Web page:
TREND: The Wellness Kitchen
Healthy Air, Healthy People
If kitchens have been essentially stuck for 70 years, the healthy kitchen of the future completely re-imagines every way we consume food at home—including delivery, storage, prepping, cooking, enjoying and disposal.
One key aspect of the wellness kitchen is to tackle the problem of air quality. This is a new focus for every room in the “well home,” as sealed buildings, while energy efficient, have created killer indoor air quality exponentially worse than the air outdoors. The most crucial aspects of our indoor spaces’ healthiness are often things we simply can’t see.
Bad kitchen air quality is driving demand for hoods and ventilation systems large enough to filter out particulate matter. Cooking, especially with gas stoves, spews particulate matter, nitrogen dioxide and carbon monoxide into our kitchen space, which can cause respiratory problems. The new indoor gardens of the wellness kitchen play an important role in ventilation, removing CO2 from the air and replacing it with oxygen.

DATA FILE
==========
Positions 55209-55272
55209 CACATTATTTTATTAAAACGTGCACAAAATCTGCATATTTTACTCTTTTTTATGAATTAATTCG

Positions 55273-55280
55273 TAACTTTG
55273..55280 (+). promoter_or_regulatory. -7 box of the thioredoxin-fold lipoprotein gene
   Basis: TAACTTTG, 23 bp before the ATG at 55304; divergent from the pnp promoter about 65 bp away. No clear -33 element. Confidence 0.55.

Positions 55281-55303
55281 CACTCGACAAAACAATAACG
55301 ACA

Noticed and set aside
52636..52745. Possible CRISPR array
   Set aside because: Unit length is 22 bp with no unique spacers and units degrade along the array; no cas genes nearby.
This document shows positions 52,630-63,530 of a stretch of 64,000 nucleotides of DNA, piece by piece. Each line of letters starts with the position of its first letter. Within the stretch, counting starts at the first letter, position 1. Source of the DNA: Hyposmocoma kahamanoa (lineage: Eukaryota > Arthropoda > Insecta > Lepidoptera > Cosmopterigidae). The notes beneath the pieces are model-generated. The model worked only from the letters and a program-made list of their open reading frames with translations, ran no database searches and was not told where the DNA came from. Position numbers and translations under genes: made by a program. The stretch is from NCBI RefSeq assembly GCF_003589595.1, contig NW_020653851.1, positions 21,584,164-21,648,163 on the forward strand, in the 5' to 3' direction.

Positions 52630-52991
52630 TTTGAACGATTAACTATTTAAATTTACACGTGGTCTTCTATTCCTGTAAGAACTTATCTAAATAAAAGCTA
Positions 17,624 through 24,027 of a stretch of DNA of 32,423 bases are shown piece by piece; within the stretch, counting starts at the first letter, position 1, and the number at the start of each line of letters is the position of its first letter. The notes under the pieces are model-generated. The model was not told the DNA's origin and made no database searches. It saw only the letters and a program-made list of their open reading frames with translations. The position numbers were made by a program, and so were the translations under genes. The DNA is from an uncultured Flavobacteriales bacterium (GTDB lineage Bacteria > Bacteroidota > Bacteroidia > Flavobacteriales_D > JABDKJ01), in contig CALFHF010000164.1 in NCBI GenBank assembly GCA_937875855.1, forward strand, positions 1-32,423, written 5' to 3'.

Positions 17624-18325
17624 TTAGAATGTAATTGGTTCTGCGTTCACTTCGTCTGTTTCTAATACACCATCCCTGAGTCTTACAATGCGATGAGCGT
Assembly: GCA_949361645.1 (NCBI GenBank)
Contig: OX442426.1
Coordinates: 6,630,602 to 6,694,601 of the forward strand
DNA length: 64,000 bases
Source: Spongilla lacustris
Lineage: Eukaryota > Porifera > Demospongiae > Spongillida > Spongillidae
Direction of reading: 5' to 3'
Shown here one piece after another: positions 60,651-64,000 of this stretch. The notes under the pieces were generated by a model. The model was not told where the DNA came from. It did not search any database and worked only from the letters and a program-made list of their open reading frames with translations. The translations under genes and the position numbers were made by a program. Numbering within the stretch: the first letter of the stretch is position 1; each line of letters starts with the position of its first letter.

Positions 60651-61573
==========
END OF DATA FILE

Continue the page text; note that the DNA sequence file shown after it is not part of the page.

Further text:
“It’s essential to have healthy air in a healthy kitchen—and there is a need for ventilation systems that accommodate different cultural cooking styles. Thus, the trend is to build outdoor and indoor kitchens, given the diversity of cooking styles found among different clients,” says Rachel Allen, a noted LA-based architect, who has been striving for years to transform unwell kitchens for health-minded clients.
Forecasting The Future
To tackle the issue of unhealthy air quality in the kitchen, several trends will rise:
- There will be more “well building” certifications and greater emphasis placed upon mindful materials. Lists of materials in building products will be displayed just like nutrition labels on food products.
- New sensors that monitor air quality, especially particulate and oxygen levels, will be widespread.
- Kitchens will set aside space for air-cleansing sprouting and indoor gardens.
- Range vents, commonly found above range microwaves, recirculate contaminants because most don’t vent to the exterior. Range hoods will get vented outside, and there will be a new focus on ventilation systems in general.
Ultimately, the wellness kitchen will mean different things to different people. For some, it’s a warm, communal space, full of light, fresh air, and friendly conversation. For others, it’s a temple to healthy eating, with living gardens, centrally displayed fresh produce, and easy composting. But, for all of us, it’s a testament to the idea that the most important room in our house should be the healthiest one.
This is an excerpt from the TRENDIUM, a bi-weekly communication exploring the wellness trends identified in the 2018 Global Wellness Trends Report.
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